With our complaint sitting at the justice department. Recent claimed settlements passed out again along with that held amount to pay for the next ruling, it does the soul good to see the degree of involvement by this agency[DOJ]and Gaylord’s parent company Temple Inland. The view from the void is. Anyone taking part in this clearly wrong and unlawful right to denying action against a sinister court and unlawful enrichment, deserves whatever can be said for their actions or any like of. No doubt all this money from the Gaylord release could have served a better purpose. Oh well. Let’s meet the newest players in regards to any action ever taken. Amazing wouldn’t the DOJ be aware of all matters related herein?
The United States Department of Justice (often referred to as the Justice Department or DOJ), is the United States federal executive department responsible for the enforcement of the law and administration of justice, equivalent to the justice or interior ministries of other countries.The Department is led by the Attorney General. Confirmed by the Senate and a member of the Cabinet. The current Attorney General is Eric Holder.
who is nominated by the President.
Might as well act like everyone else about the clown show coming out of Washington these days. These a lot of complaining with some having a legal cause. Just like everyone who comes in contact with Temple Inland the DOJ couldn’t help being left out of the corporate loop of Temple Inland’s business affairs. Hum, I’ve always wondered the legal connection of manufacture DMSO and Temple and that bankruptcy threat. I would bet it’s quite direct. As well these rights violated. Here’s the latest on Temple Inland.
As Temple-Inland continues to address issues raised after the massive fish kill caused by mill discharge on the Pearl River last August, in order to meet approaching Louisiana Department of Environmental Quality compliance deadlines, it was announced last week that the company’s merger with International Paper has been pushed back.
T-I and IP announced that they have “agreed with the U.S. Department of Justice to extend the review period for their pending merger until January 27, 2012,” according to a joint press release. The companies had previously agreed with the DOJ to wait until Dec. 31 to finalize the matter. We continue to cooperate with the Department of Justice and look forward to satisfying the closing conditions for the completion of this transaction,” said International Paper Senior Vice President and General Counsel Sharon Ryan.
The companies also agreed to extend the outside date under their merger agreement from June 6 to June 28, 2012. On Sept. 6, after rejecting two previous offers, T-I’s board agreed to an IP takeover bid of $32 per share, about 5 percent higher than the company’s initial bid. The deal also calls for IP to assume $600 million in T-I debt, bringing the total value to $4.3 billion.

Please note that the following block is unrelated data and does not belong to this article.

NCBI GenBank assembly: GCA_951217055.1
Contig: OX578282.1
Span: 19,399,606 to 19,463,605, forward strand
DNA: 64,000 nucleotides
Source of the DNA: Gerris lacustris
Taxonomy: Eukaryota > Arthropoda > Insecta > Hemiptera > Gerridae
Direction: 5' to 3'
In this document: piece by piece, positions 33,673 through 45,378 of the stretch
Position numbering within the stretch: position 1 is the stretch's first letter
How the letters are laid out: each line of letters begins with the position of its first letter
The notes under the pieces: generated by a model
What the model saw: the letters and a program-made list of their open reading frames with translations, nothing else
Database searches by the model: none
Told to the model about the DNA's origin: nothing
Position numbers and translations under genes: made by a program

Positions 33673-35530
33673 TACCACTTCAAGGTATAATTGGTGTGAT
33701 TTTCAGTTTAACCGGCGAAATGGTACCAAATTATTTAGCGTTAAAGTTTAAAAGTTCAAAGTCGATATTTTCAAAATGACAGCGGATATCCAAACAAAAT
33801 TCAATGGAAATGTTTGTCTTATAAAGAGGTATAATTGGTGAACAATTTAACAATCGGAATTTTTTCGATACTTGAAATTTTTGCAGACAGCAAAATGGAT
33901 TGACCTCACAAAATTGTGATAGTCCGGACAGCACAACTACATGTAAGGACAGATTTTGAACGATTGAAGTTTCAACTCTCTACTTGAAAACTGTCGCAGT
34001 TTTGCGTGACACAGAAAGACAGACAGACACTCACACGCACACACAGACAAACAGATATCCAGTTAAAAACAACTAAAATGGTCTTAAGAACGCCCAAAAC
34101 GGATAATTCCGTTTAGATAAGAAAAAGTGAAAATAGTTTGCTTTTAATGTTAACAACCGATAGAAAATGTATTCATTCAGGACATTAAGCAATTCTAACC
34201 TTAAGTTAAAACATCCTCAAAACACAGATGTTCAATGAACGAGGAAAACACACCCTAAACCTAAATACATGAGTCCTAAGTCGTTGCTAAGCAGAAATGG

On Dec. 7, T-I shareholders approved the sale, reportedly with more than 98 percent of the shares voting in favor.Still, since the acquisition would give the combined company about 40 percent of the corrugated packaging materials market in North America, federal antitrust regulators must sign off on the acquisition before it becomes official.If the merger is finalized, T-I will reportedly become a wholly owned subsidiary of IP. The company has indicated that it does not intend to close the Bogalusa plant.For now, T-I is due to present plans, designs and specifications and to begin some construction at the local facility for various improvements and upgrades established by the LADEQ as conditions of its reopening after the fish kill.
What’s this? – Ah, the folks working in Mississippi government don’t know which money taken in by the state can be had for their use and which cannot. $20 million was all we wanted. What did the federal government go through for this? Anyway being told to leave certain money alone?
Let’s go walking cause money talks and bull-shit walks: Ex-Gov: Haley Barbour on Tuesday sent a letter to legislative leadership
“I urge you
UPDATE: Carl, wants his cut! Recall an earlier post which stated all the funds and fun from the BP. oil spill was down Florida way! Ruling in our matters Carl knows what gives.
The Gulf Coast Claims Facility is suspending payments to individuals and businesses for BP losses until U.S. District Judge Carl Barbier clarifies an order in a federal litigation pending against the company.BP is asking Barbier to reconsider his order that Gulf Coast Claims Facility claimants must contribute 6 percent of any settlement to an account that will eventually compensate plaintiff’s lawyers involved in federal litigation against the oil giant. Judge Barbier, who is presiding over the multi-jurisdictional litigation, ordered the account for legal expenses established Dec. 28. Barbier said the 6 percent litigation fee would need to be deducted from each gross settlement reached with GCCF claimants on or after Nov. 7.
BOOM! UPDATE: legal expenses? We know it take years and years to help get the victims of these lawsuits money, but this is the attorneys and the courts wanting their money. So how long might that take?
NEW ORLEANS — Payments to those damaged by BP’s massive oil spill in the Gulf of Mexico resumed Wednesday, a day after administrators of the $20 billion fund stopped the flow of money, saying they were unclear on how to assess a 6 percent fee for lawyers handling claims.
On Wednesday, U.S. District Judge Carl Barbier said payments made after Dec. 30 would have to include a 6 percent fee for trial lawyers affiliated with a steering committee helping plaintiffs with oil spill litigation against BP PLC. The Gulf Coast Claims Facility said it froze payments on Tuesday in response to the Dec. 28 ruling that said disbursements made on and after Nov. 7, 2011, should include the fee.